jerky

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jerky

Postby agengo02 » Wed Aug 08, 2007 4:58 pm

i am curious if/how one would go about making duck or goose jerky WITHOUT a dehydrator. i live in an apt and have just regular cooking stuff. is this plausible and functional? i love jerky but dont wanna pay out the ass to buy it from a guy that sells in on the side of the highway. thanks
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Postby Ducks4Coach » Fri Aug 10, 2007 5:48 am

Have done it both ways , with the oven and dehydrator. turn your oven on to 200. You will need metal drying racks to put the meat on to cook. You know what... go to Walmart and buy a $30 Tasco dehydrator and dehydrate the jerky. It's so much easier to do it with the dehydrator. And they don't take up that much space if you were worried about that in your apt.
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Postby agengo02 » Sun Aug 12, 2007 12:13 pm

i thought they were way more expensive than that. thatll probably be the route i go if i can find one for that cheap.
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Postby NHDuckHunter » Tue Aug 14, 2007 12:02 pm

http://www.nesco.com/products/?category ... 100&id=312

$40, and it comes with the gun if you like it that way. This is the same unit I have, and I highly recommend it. :thumbsup:
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Postby thaner » Thu Sep 20, 2007 1:55 pm

High Mountain jerky mix in original is good on waterfowl, but do yourself a favor and get a smoker. Even a small little chief and smoke it for about an hour with mesquite wood. Add a cup to start and one in 1/2 hr. or hour. Keep the heat down low for smoke per instructions. Vent a littel just to keep the smoke moving. You can open the vent more for drying later. Mesquite wood is key and will make all the difference in the world. Hickory is great on most stuff, but with waterfowl mesquite is the way to go. Don’t overdue the smoke at first and work up to the smoke you want with testing batches. It doesn’t take that much smoke and you don’t want to over due it. Then dry it out until the outside just gets dry. Test some out and you can dry more in the oven if you like at 200 - 240 to get it a bit more dry. Don’t over dry. You want it dry so the flavor really comes out, but you don’t want it too hard to eat. If you don't want to do it all in the smoker than just smoke for an hour and then go to the oven to finish up. I freeze the meat first and then partially defrost. This keeps it stiff for getting nice slices. I use a cuttco knife to cut or use a real good serrated knife and cut into ¼” or a smaller slices. You can use a slicer or jerky cutting board, but a little freeze to the meat makes it much easier to get good cuts. Goose I do diagonal, long with the grain or cross depending on how you like it and duck I just slice down the breast. If you get it right you will be floored at how good it is. One good batch of the stuff and you will be hooked for life if your a jerky lover.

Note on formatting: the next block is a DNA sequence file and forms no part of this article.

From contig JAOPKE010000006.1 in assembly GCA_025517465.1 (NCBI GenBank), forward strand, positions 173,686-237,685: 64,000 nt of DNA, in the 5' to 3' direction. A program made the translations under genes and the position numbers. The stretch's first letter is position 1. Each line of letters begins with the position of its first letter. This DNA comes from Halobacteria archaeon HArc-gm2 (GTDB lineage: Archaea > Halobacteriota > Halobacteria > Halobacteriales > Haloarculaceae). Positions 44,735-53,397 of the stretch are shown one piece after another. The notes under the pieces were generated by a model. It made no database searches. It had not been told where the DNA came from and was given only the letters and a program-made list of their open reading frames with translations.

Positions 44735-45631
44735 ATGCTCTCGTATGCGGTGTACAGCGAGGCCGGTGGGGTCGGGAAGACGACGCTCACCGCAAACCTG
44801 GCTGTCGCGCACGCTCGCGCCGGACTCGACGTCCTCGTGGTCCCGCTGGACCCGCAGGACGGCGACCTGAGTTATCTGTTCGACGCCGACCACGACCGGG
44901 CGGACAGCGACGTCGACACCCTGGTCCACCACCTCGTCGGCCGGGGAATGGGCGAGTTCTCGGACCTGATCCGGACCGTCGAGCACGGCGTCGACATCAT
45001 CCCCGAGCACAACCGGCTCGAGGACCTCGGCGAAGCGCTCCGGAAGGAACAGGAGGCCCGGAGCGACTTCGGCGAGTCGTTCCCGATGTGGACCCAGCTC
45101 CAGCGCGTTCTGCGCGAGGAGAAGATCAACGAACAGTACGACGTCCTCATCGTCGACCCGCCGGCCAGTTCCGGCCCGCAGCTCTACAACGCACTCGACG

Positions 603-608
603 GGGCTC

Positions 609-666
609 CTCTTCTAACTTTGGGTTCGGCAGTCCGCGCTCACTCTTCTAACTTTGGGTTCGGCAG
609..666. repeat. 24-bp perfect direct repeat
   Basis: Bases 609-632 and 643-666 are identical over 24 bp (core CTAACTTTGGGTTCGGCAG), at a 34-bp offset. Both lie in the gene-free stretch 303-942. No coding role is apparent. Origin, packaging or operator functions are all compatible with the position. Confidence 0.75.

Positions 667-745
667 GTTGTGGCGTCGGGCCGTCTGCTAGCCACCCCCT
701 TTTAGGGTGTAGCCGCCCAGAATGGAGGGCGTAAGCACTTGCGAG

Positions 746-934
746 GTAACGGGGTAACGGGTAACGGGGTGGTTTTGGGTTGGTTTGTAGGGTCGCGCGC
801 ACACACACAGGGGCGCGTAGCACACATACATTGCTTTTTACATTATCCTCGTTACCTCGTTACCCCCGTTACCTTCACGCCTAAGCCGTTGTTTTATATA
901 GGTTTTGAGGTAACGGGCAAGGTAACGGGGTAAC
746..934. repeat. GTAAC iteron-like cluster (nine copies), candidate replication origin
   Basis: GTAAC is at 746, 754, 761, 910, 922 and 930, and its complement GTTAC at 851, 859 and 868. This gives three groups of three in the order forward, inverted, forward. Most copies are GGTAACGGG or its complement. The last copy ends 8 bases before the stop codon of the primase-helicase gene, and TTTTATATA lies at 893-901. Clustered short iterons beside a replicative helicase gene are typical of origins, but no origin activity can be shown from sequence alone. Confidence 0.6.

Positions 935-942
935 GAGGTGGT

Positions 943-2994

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Postby dog » Mon Oct 29, 2007 11:47 am

well, I just started one of the steps a few minute ago.
1. breast the ducks (no skin needed)
2. freeze them for like 10 min (makes um easy to cut)
3. slice the meat down in strips (your choice of size)
4. put your meat in a container with "Mr. Yoshida's Marinade and Cooking sauce" or any marinades. You can add brown Sugar for sweetness, garlic or onion powder, or any other spice. And put it in the fridge for 2-3 days.
5. put the meat on racks in the oven at 130-150 degrees for a really long time (until it looks done)

see, no smoker or dehidrater needed. :rofl:
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Postby NHDuckHunter » Mon Oct 29, 2007 12:03 pm

dog wrote: 130-150 degrees for a really long time
see, no smoker or dehidrater needed. :rofl:


Wouldn't you rather skip that "Really Long Time" step though? A dehydrator is cheap money, and a smoker can be used for all kinds of other things besides jerky. Well worth either or both investments in my eyes. Nothing worse then placing your over on 150, and cracking the door open and knowing its going to be like that for the next 8 hours. Hope its nice and cool in Cali today. :rofl: :rofl:

Make sure if you don't use some sort of preservative you eat it quick.
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